Even though it might seem easiest to give up on a relationship when there’s conflict, as Christians, that’s not an option. We can’t just leave relationships when they get tough, especially relationships between Christians. Forgiveness and restoration is in our DNA.
2 Corinthians 1:12-14 doesn’t say everything there is to say about restoring relationships, but it says enough for right now. As we look at these three verses, we’ll see two goals for restoring relationships:
- a clear conscience
- clear communication
A Clear Conscience for Restoring Relationships
The apostle Paul and Timothy looked back over their dealings with the Corinthians and felt that they were not in the wrong. They had a clear conscience, as they wrote in verse 12:
For our boast is this, the testimony of our conscience, that we behaved in the world with simplicity and godly sincerity, not by earthly wisdom but by the grace of God, and supremely so toward you.– 2 Corinthians 1:12 (ESV)
The “testimony of our conscience” is the God-given sense of morality that gets sharpened and recalibrated over time as a Christian. Paul and Timothy were able to boast in this, and that they dealt with “godly sincerity” and the grace of God instead of gut feelings.
After the emotional dust settles in a relational conflict, we usually look back and think about how we behaved during that time. This Scripture is a pretty good tool for self-examination when it comes to this.
Looking back over your relational conflicts, ask yourself these questions:
- “Did I behave in a straightforward way with integrity?”
- “Did I behave genuinely and sincerely?”
- “Was I gracious? Did I act like I have received grace from Christ Jesus and am supposed to transmit it to others?”
If the answer is no to any of these or if your conscience troubles you about your behavior, then the path is clear. As a Christian, we must confess what we did wrong to God and to the people we sinned against. We need to ask for forgiveness and repent.
When it comes to restoring relationships, self-examination and seeking a clear conscience is the place to start. Then we can seek clear communication.
Clear Communication in Restoring Relationships
After asking, “What have I done wrong?” you can establish clear communication. This is what Paul does:
For we are not writing to you anything other than what you read and understand and I hope you will fully understand – just as you did partially understand us …– 2 Corinthians 1:13-14a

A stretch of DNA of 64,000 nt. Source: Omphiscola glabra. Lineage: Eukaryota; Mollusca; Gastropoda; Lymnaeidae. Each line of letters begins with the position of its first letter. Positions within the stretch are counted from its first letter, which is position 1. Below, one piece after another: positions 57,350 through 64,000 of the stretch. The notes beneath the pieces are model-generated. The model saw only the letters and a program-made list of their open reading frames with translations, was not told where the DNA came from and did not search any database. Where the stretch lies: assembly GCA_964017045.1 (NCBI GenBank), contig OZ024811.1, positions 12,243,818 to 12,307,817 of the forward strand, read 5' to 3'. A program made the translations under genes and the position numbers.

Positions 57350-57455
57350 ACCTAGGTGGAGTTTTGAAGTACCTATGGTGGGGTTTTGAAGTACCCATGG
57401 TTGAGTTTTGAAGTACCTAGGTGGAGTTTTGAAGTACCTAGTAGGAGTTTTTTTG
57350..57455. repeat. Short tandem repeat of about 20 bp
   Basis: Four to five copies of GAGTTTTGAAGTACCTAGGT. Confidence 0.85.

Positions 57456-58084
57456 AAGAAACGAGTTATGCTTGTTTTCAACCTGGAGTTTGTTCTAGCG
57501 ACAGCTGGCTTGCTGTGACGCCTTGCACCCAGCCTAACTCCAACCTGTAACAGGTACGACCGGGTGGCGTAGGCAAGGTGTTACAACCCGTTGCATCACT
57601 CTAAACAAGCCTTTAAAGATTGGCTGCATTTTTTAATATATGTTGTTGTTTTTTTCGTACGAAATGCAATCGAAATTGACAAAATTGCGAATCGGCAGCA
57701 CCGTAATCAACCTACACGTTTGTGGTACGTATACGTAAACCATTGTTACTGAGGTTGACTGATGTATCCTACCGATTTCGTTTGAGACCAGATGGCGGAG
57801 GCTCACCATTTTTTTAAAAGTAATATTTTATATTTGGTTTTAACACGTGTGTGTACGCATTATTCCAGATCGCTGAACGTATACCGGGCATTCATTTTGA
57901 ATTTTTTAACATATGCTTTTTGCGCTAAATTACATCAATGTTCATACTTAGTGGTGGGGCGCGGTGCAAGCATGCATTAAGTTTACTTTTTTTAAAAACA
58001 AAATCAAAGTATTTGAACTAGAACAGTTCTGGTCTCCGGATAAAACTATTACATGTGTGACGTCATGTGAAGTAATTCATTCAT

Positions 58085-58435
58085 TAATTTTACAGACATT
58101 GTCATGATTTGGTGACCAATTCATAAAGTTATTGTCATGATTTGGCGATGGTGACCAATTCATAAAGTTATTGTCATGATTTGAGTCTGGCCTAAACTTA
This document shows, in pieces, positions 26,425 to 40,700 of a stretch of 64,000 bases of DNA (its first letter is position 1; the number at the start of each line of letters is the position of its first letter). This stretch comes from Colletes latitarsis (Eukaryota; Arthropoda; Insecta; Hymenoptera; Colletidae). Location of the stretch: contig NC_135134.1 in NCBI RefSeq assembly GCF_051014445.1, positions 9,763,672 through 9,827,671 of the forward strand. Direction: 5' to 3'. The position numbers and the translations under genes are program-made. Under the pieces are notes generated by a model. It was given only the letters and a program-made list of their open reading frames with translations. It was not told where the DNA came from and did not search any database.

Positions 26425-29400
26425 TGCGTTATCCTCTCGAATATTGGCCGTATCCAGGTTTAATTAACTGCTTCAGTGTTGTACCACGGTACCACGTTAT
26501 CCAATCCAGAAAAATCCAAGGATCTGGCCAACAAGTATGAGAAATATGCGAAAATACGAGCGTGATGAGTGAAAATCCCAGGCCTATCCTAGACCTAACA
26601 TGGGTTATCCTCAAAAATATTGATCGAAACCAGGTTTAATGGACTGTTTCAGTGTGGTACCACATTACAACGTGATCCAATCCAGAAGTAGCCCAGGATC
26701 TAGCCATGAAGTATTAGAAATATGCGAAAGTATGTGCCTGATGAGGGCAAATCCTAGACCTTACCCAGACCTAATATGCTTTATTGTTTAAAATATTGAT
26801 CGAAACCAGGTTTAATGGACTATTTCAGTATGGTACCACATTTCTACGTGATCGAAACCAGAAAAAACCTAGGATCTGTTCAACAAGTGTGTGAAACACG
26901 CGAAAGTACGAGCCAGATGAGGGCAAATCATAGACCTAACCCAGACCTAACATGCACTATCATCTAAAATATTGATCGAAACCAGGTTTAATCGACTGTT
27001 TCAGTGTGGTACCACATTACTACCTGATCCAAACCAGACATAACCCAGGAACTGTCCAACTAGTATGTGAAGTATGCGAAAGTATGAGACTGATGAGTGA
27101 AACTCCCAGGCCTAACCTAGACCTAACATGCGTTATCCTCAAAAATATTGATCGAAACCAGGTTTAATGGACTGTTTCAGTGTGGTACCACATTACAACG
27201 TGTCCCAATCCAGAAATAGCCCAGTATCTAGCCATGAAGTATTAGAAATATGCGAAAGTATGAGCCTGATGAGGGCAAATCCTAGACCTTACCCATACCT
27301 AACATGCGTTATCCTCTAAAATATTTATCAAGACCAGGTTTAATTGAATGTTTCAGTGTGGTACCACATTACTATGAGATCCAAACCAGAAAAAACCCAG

Basically, Paul is letting the Corinthians know that what he is saying is exactly what he means. They don’t have to think there is some hidden meaning behind his words.
Nothing generates paranoia like conflict in which one person is trying to read between the lines of what the other person is saying. And sometimes in a conflict, we don’t say what we actually mean. We can be passive aggressive or sarcastic.
The best way to restore a relationship after establishing a clear conscience is to communicate clearly. Just say what you’re saying. Take the time to get clear on what you want to say, and then convey it clearly.
This might look like saying honestly, “I don’t know why I got upset.” Or “I yelled at you about this, but really it was this other thing that was bothering me.” Communicating clearly may also be just sharing everything you’re thinking and feeling.
There Is Hope for Your Broken Relationships
Whatever your fractured relationship might be, there is hope. God has done amazing things when it comes to relational conflict.
… that on the day of our Lord Jesus you will boast of us as we will boast of you.– 2 Corinthians 1:14b
For Paul and the Corinthians, they could look forward to Jesus’s return when they wouldn’t need to be ashamed of their behavior. He could be proud of them, and they could be proud of him.
For you, ask God if there are any broken relationships that you can work toward restoring. Examine yourself and seek a clear conscience. Then communicate honestly and clearly what is going on.
In Christ, we have plenty of grace and forgiveness to share – there is always hope for restoring relationships.
Devotional streamed on Facebook Live – Monday, Mar. 23 @ 3:00 PM